To explain further why and how psychopaths lie so glibly and compulsively, I’ll rely upon Dr. Susan Forward‘s When your lover is a liar. Her book addresses all kinds of liars. However, she devotes one chapter in particular to psychopaths. She describes this group as the most dangerous and predatory kind of liars. She also confirms that they’re the only ones who are completely unchangeable.  Psychopaths tell harmful lies, not mere white lies.  The lies that harm us, either by omission or by commission, involve the intent to deceive. Forward defines a harmful lie as a “deliberate and conscious behavior that either misrepresents important facts or conceals and withholds them in order to keep you from knowing the truth about certain facets of your partner’s past, present, and, often, future.” (When your lover is a liar, 6) She goes on to explain that when a man lies about important matters related to his identity, actions and intentions, certain implications follow: 1) he becomes the sole proprietor of the truth; 2) he acquires control over events in his partner’s life; 3) those he dupes lack important information that can drastically influence their lives; 4) consequently, those he dupes can’t make major life decisions based on this information, including whether or not to stay with him, and 5) most importantly, those he dupes don’t know who he really is. (16)

Psychopaths typically deny or minimize their deception once it’s discovered. This strategy, Forward maintains, constitutes a power game which has several negative implications for the person being duped: 1) she didn’t see what she saw; 2) she didn’t hear what she heard; 3) she doesn’t know what she found out; 4) she’s exaggerating, imagining things or being paranoid; 5) in holding the liar accountable for his deception, she’s the one creating problems in their relationship; 6) she’s to blame for the deception or her partner’s misbehavior; 7) other people, who are exposing the psychopath’s lies, are creating trouble in their relationship. (When your lover is a liar, 16) These techniques of denying and compounding the lies relate to “gaslighting.” They lead the victim to feel like she’s “going crazy” and imagining things that don’t exist or aren’t true. Gaslighting turns reality topsy-turvy. It replaces truth with falsehood. It also shifts the balance of power between the honest person and the liar. The liar takes charge of the relationship and of his honest partner’s perception of reality.

Given that, as we’ve seen so far, harmful lies constitute a power game, it’s not that surprising that psychopaths, who live to dominate and manipulate others, end up being the most irredeemable pathological liars of the human species. As mentioned, Forward devotes an entire chapter to psychopathic liars. By way of contrast to the rest of her book, which focuses on how to improve relationships tainted by deception, in this case she advises people to leave their psychopathic partners for good. She states,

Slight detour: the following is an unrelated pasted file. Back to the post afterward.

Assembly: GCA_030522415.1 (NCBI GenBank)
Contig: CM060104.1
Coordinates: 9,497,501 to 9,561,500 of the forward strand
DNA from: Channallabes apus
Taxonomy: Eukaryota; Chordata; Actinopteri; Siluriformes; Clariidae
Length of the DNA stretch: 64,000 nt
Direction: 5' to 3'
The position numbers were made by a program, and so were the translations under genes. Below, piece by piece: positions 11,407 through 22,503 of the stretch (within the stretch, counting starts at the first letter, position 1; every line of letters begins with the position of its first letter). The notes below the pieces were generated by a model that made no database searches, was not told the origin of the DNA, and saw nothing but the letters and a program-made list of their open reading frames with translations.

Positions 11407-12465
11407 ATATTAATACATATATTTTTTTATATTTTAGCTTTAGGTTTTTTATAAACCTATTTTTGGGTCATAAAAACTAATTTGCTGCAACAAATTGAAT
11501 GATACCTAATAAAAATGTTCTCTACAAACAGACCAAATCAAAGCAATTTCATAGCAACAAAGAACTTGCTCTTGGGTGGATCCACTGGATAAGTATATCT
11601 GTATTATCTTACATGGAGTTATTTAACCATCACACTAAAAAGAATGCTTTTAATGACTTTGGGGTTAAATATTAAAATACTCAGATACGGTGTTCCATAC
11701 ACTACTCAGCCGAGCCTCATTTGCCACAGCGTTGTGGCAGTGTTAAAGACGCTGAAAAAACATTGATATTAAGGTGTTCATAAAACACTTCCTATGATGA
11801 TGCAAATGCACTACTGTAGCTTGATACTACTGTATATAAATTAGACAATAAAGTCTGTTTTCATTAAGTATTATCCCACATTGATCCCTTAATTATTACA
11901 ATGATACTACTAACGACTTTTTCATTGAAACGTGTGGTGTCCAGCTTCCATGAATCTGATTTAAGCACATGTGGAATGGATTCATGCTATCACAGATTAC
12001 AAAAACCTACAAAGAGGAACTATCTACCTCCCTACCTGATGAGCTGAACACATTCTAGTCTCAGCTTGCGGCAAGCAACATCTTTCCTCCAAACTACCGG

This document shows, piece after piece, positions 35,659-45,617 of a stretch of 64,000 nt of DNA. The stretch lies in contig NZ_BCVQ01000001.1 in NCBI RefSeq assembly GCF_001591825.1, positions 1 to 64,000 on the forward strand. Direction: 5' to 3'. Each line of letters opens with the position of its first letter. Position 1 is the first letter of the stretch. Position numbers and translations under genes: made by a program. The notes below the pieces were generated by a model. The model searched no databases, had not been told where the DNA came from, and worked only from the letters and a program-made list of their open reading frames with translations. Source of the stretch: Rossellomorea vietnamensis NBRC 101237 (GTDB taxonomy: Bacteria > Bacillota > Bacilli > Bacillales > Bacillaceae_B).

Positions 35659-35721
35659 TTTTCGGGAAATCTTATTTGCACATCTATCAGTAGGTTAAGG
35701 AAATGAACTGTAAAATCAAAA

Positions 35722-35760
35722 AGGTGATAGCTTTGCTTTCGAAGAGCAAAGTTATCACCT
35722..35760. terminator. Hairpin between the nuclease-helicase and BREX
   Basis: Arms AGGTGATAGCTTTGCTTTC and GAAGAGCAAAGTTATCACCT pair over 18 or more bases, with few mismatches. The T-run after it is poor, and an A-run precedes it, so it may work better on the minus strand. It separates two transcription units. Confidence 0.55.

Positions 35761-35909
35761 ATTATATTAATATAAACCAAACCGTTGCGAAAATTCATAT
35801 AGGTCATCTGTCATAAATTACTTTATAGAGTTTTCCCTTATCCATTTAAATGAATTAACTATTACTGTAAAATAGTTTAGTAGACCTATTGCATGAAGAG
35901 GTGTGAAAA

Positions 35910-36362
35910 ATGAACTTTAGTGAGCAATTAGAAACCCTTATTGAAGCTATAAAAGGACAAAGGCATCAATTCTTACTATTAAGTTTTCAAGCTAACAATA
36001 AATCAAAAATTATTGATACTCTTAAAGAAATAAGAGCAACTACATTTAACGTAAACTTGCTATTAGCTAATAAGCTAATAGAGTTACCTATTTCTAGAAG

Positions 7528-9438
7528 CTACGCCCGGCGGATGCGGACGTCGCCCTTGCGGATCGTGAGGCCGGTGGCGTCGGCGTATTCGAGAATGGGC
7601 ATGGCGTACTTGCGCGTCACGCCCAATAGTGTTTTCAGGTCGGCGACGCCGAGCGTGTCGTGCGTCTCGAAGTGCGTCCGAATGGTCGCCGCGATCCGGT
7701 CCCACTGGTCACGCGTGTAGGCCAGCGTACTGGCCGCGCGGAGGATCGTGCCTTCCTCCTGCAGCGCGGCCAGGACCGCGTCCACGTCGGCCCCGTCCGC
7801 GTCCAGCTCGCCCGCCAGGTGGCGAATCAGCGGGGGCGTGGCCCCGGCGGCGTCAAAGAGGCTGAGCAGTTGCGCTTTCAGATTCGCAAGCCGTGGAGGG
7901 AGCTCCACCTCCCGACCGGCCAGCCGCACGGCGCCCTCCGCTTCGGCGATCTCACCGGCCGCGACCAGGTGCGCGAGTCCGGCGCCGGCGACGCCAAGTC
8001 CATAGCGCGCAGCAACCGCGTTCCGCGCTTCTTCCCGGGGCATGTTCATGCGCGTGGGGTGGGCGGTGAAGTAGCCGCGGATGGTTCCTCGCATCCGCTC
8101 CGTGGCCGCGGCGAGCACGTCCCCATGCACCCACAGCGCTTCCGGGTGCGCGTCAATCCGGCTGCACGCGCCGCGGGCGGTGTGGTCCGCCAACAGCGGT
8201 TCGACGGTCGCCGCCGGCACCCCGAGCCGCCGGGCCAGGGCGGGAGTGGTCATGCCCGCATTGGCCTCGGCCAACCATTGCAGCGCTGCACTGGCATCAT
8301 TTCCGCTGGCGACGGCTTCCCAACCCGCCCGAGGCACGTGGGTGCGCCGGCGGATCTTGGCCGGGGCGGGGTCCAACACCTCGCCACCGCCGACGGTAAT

“This chapter is about scorpions in human form, and continuous, remorseless lying is what they do. They lie to the women they’re with, and to just about everyone else. They cheat repeatedly on the women they’re married to, they steal from the woman they profess their love for. Their greatest thrill, their greatest high, is pulling the wool over the eyes of the women who love and trust them, and they do it without a moment of concern for their targets. This chapter is about the one kind of liar you must leave immediately. It is about sociopaths.” (When your lover is a liar, 66)

Forward goes on to explain that since psychopaths regard life as a power game, they suffer from an incurable addiction to deception as a way of life. All the experts on psychopathy and sociopathy state that such individuals lie even when the truth would make them look better or would sound more plausible.  In addition, unlike normal human beings, psychopaths don’t change their deceitful ways. The simple and short explanation for why not is that they don’t want to change and aren’t even capable of changing. As we’ve seen, psychopaths lack the emotional and moral incentives that motivate normal people to improve themselves. No matter how much suffering they cause others and no matter how much they, themselves, get into trouble as a result of their lies, psychopaths remain pathological liars and frauds throughout their lives.

Forward breaks down the main reasons why psychopaths don’t change their fraudulent ways1) they don’t experience the pain and shame that motivates people to become honest; 2) they don’t play by the rules and thus they never feel that they’ve done something wrong; 3) they lack the emotional depth to want to improve their character; 4) in their relentless search for excitement, they live to break, not follow, moral and social rules; 5) they believe that they’re superior to those they dupe. (When your lover is a liar, 71) I would add one more related point to this list: 6) they believe that the rest of humanity is just like them, i.e., manipulative and deceitful, only less intelligent or less adept at it than they are. Forward concludes that if anybody tells you a psychopath can become an honest, loyal and faithful individual, they’re lying to you. Which is also why the person most likely to tell someone such a lie is the psychopath himself: especially if he still has something to gain from his target.


Dangerous Mind Games: How Psychopaths Manipulate and Deceive